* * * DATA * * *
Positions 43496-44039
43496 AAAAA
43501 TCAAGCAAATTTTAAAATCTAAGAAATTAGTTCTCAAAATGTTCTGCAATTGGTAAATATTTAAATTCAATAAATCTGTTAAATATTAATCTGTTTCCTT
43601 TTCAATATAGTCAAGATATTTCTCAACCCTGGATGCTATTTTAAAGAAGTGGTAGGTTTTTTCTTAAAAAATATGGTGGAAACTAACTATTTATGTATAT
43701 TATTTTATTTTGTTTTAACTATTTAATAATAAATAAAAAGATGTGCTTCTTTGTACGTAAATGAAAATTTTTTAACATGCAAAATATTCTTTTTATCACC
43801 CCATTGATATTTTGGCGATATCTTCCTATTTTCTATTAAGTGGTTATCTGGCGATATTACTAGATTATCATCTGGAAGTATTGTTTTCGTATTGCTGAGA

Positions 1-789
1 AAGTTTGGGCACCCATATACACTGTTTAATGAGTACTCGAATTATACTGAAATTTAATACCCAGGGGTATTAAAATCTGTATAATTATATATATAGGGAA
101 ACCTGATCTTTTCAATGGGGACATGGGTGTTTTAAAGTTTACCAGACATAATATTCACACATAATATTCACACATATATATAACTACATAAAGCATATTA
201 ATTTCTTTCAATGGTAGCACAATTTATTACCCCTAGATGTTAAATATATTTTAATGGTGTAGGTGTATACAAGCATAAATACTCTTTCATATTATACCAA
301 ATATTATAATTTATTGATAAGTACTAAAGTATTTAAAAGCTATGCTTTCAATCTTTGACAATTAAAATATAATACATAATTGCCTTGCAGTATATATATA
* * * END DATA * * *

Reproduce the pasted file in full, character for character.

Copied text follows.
Positions 43496-44039
43496 AAAAA
43501 TCAAGCAAATTTTAAAATCTAAGAAATTAGTTCTCAAAATGTTCTGCAATTGGTAAATATTTAAATTCAATAAATCTGTTAAATATTAATCTGTTTCCTT
43601 TTCAATATAGTCAAGATATTTCTCAACCCTGGATGCTATTTTAAAGAAGTGGTAGGTTTTTTCTTAAAAAATATGGTGGAAACTAACTATTTATGTATAT
43701 TATTTTATTTTGTTTTAACTATTTAATAATAAATAAAAAGATGTGCTTCTTTGTACGTAAATGAAAATTTTTTAACATGCAAAATATTCTTTTTATCACC
43801 CCATTGATATTTTGGCGATATCTTCCTATTTTCTATTAAGTGGTTATCTGGCGATATTACTAGATTATCATCTGGAAGTATTGTTTTCGTATTGCTGAGA

Positions 1-789
1 AAGTTTGGGCACCCATATACACTGTTTAATGAGTACTCGAATTATACTGAAATTTAATACCCAGGGGTATTAAAATCTGTATAATTATATATATAGGGAA
101 ACCTGATCTTTTCAATGGGGACATGGGTGTTTTAAAGTTTACCAGACATAATATTCACACATAATATTCACACATATATATAACTACATAAAGCATATTA
201 ATTTCTTTCAATGGTAGCACAATTTATTACCCCTAGATGTTAAATATATTTTAATGGTGTAGGTGTATACAAGCATAAATACTCTTTCATATTATACCAA
301 ATATTATAATTTATTGATAAGTACTAAAGTATTTAAAAGCTATGCTTTCAATCTTTGACAATTAAAATATAATACATAATTGCCTTGCAGTATATATATA